By Shaun Boyd
DENVER (CBS4) – Governor Hickenlooper is sounding an alarm as federal funding for CHP – The Children’s Health Insurance Program – dries up.
The program provides health insurance for low-income kids. Lawmakers have been saying for months that they’re confident CHP will be reauthorized, but it expired in September and money runs out in Colorado at the end of January.
Right now, funding for the program is being included in the larger government spending bill. Sources tell CBS4 the House will vote on a two-week extension of that bill Wednesday, which means an ugly end of year budget battle with children’s’ health insurance caught in the middle.
“Frankly, it’s immoral to use the lives of children as a bargaining chip,” says Democratic Congressman Jared Polis. He’s signed onto separate legislation to reauthorize the program. some 75,000 children in Colorado will lose health coverage if Congress doesn’t act.
Governor Hickenlooper says he’s trying to get a sense of which kids have conditions that could be life-threatening if the program expires and how much it would cost to cover them. Polis says that’s analysis no politician should have to do.
“The net effect if President Trump and the Republican Congress fail to reauthorize CHP is it’ll put life and death decisions over kids in the hands of politicians in states across the country,” Polis said. “That’s not where those decisions should be. Families should be able to make sure their kids are able to get the life-saving treatment they need regardless of their economic circumstance.”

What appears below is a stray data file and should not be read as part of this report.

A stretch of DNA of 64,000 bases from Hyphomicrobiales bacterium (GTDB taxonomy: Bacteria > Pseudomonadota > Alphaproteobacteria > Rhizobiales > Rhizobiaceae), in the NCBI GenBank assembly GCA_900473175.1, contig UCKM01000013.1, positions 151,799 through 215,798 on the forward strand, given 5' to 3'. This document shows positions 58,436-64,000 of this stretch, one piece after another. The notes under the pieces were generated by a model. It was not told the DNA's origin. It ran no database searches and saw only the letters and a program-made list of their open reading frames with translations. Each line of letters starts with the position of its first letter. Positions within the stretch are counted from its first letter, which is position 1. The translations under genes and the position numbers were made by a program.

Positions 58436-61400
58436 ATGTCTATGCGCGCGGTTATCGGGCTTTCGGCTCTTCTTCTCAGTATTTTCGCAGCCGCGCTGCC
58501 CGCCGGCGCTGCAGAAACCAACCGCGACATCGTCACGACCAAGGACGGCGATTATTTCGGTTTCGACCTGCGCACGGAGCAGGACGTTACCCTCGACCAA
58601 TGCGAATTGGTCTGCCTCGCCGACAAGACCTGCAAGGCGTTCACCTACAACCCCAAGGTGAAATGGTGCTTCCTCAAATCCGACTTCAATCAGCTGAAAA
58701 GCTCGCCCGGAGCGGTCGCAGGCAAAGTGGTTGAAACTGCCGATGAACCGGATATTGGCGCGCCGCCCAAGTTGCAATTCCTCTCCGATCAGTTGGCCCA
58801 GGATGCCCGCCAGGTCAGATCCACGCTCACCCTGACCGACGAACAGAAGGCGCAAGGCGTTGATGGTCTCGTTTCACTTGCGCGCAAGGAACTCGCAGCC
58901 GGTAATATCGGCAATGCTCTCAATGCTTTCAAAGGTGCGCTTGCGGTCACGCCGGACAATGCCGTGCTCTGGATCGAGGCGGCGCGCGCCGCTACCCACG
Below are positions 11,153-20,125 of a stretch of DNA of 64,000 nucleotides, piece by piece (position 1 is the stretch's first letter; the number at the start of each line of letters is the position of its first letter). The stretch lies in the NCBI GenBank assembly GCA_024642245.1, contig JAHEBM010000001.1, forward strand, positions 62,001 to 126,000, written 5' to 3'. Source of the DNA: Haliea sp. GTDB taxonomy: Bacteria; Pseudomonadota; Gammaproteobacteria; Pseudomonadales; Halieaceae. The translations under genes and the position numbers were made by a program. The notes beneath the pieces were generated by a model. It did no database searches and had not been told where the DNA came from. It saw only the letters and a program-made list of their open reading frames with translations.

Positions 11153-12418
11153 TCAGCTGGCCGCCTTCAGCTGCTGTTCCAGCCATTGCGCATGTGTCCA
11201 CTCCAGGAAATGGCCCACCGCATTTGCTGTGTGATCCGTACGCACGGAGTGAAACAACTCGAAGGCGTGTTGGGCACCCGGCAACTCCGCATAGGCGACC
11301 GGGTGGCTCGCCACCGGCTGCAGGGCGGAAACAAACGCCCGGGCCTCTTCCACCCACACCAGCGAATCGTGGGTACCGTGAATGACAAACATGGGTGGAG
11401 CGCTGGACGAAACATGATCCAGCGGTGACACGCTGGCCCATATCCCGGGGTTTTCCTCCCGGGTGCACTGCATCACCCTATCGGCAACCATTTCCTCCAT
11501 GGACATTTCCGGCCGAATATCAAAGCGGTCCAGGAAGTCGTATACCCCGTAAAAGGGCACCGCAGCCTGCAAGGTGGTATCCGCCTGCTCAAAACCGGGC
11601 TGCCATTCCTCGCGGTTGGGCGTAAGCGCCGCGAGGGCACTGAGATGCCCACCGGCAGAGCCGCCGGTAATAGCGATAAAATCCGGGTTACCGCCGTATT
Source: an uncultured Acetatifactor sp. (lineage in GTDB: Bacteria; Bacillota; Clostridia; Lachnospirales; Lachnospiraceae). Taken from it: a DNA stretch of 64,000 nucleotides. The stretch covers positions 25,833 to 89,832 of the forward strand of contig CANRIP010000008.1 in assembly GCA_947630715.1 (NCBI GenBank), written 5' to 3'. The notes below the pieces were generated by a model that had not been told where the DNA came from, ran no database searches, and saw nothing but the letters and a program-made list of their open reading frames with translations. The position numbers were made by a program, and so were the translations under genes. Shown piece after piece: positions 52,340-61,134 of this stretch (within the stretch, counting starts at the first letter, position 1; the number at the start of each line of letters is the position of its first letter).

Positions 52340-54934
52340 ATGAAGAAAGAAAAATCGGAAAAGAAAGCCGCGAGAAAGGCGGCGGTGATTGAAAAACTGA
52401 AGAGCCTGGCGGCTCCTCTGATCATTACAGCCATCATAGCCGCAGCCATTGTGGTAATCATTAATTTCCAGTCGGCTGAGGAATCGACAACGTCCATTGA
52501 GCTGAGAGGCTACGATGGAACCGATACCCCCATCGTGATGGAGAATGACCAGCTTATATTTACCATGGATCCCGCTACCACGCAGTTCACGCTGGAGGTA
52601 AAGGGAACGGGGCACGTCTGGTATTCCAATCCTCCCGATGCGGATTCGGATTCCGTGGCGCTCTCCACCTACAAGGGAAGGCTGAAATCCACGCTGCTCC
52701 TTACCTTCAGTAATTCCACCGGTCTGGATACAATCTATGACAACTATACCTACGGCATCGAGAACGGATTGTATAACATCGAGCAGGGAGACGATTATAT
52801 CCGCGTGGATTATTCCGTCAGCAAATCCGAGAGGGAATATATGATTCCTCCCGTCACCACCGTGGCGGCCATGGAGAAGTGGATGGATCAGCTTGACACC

The state of Colorado mailed letters last week telling families they need to start shopping for other insurance. Congressman Mike Coffman among the Republicans who support the program. It’s been bipartisan since its inception nearly 20 years ago.
“It’s a bad situation Congress has gotten itself into. I worry about these families and the anxiety they might be going through,” Coffman said. “What we want to do is make sure those resources are there for them.”
Both Coffman and Polis also worry the program will be used as leverage in the budget battle.
“This program is so important,” Coffman said, “that it has to be continued.”
It would cost the state nearly $160 million dollars to continue the program and, at this point, there is no contingency plan.